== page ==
JOINT BASE MYER-HENDERSON HALL, Va.—A multitude of success runs through the veins and fingertips of U.S. Army Staff Sgt. Megan Lomonof ’05. A superior aptitude in music opened the door to superior martial arts mastery.
The Chicago-area native believes her involvement as a flutist in The U.S. Army Band “Pershing’s Own” led to exceptional achievement as a hand-to-hand combatant. In a matter of over three years, Lomonof has become a purple belt in Brazilian jiu-jitsu while performing with The U.S. Army Ceremonial Band.
“I found out what jiu-jitsu was from the combatives portion in basic training,” she said. “I’d wanted to sign up (for jiu-jitsu training) on my own for a couple of years before I did. I just had to work up the guts to show up and do it. I finally did it in December of 2009.”
Lomonof is based at Joint Base Myer-Henderson Hall, a military base which is adjacent to Arlington National Cemetery and is the home to many ceremonial soldiers and servicemembers.
The well-spoken and well-rehearsed Lomonof attended the all-female Mother McAuley Liberal Arts High School in Chicago, known for its winning volleyball program and the academic home of model-actress Jenny McCarthy. She graduated from Illinois State University with a degree in music education.
Lomonof’s master’s degree was earned from the University of Cincinnati’s College-Conservatory of Music in flute performance. Long before her hectic schedule of rehearsal times at Joint Base Myer-Henderson Hall’s Brucker Hall and ceremonial performances inside Arlington National Cemetery, Lomonof felt the need to perfect melodies with a woodwind instrument.
“I started studying music when I was very young,” she said. “As far as I can remember, I was banging on the piano, and I started taking lessons when I was five. I started [with] the flute when I was 10–in fourth grade–and, I loved it. It was the hardest thing I knew (to do). Because it was the most difficult and I wanted a challenge, I majored in it (during college).”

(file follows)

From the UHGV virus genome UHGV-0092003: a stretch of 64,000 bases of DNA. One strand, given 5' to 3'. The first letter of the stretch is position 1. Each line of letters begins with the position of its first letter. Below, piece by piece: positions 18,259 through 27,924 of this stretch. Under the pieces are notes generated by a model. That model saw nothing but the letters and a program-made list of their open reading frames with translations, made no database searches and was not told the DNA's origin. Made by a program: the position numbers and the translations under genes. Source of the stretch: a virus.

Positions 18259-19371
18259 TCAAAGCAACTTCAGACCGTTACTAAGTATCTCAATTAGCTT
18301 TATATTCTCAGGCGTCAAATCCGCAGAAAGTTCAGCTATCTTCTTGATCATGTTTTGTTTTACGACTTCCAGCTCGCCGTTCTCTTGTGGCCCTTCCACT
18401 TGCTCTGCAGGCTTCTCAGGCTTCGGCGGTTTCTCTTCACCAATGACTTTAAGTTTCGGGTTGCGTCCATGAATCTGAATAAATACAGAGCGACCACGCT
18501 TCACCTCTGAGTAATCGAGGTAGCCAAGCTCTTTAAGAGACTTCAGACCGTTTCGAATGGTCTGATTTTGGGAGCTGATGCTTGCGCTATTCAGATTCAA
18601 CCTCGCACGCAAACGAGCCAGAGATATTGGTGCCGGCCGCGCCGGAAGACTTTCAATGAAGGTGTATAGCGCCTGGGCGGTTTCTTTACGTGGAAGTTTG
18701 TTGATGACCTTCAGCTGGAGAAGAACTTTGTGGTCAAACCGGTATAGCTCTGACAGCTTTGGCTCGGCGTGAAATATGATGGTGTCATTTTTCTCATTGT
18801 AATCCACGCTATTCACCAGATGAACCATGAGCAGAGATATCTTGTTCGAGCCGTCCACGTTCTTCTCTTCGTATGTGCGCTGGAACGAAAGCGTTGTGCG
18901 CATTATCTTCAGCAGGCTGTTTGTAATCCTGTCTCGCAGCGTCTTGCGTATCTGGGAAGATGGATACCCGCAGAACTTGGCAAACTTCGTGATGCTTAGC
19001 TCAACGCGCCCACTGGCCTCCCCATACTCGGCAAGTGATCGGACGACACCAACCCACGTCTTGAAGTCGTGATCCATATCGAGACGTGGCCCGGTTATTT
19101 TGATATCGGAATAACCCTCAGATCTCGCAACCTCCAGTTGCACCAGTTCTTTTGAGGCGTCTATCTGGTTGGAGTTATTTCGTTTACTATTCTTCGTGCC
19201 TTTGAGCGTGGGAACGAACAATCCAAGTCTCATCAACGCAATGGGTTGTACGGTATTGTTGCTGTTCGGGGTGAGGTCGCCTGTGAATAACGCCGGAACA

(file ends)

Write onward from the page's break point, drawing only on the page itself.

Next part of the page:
Balancing the schedule
In April, Lomonof finished second in the fly-lightweight division of the 2013 Joint Force Headquarters-National Capital Region and Military District of Washington Combatives Tournament. More martial arts tournaments are on the horizon. The weekend of May 3, she traveled to Texas for the Dallas International Open IBJJF Championship, and in June, Lomonof was registered to compete at the World Jiu-Jitsu Championship in Newport Beach, California.
Her schedule is configured around preparing for those tourneys and a constant juggling of practice sessions involving music and the use of muscle.
“I’m in the ceremonial band, and we get our schedules a couple days in advance, and the gym I go to has classes throughout the day,” Lomonof said. “So whenever I’m not scheduled to work, I make it happen where I get to the gym. One Monday, I was at the gym three times, and I had three training sessions. The next Tuesday, I was there twice. I go there as much as possible. Especially now with some tournaments coming up that I want to prepare for.”
In 2011, Lomonof qualified for a trip to the world championships in Abu Dhabi, United Arab Emirates. She says that experience greatly influenced her combatives future.
“I got immersed in the culture,” she said.
Conversations involving fitness and sports participation lead to training and performance philosophies, and Lomonof’s mental outlook toward jiu-jitsu is directly tied to her musical success. Her words could also qualify her as an above-average motivational speaker.
“What is very interesting is that I noticed—and it is true with me and I noticed it with other people—is that anybody that has gotten to a high level in one thing and understands the learning process can use the skill of learning in almost any other area,” Lomonof said. “So my experience in music helped me learn a little bit more quickly in jiu-jitsu. While the skills seem completely different, (they) actually tie in together very harmoniously.
“It is way more academic than people give it credit for,” she said of the martial art, where leverage, reverses, and escapes are paramount for success.
“Some of the best jiu-jitsu practitioners I know are also some (of) the smartest people I know. The same goes for music or any art- or skill-based activity.”
The story was originally published in the Pentagram, the newspaper for Joint Base Myer-Henderson Hall. The author, Pentagram Staff Writer Jim Dresbach, graduated from Illinois State in 1983.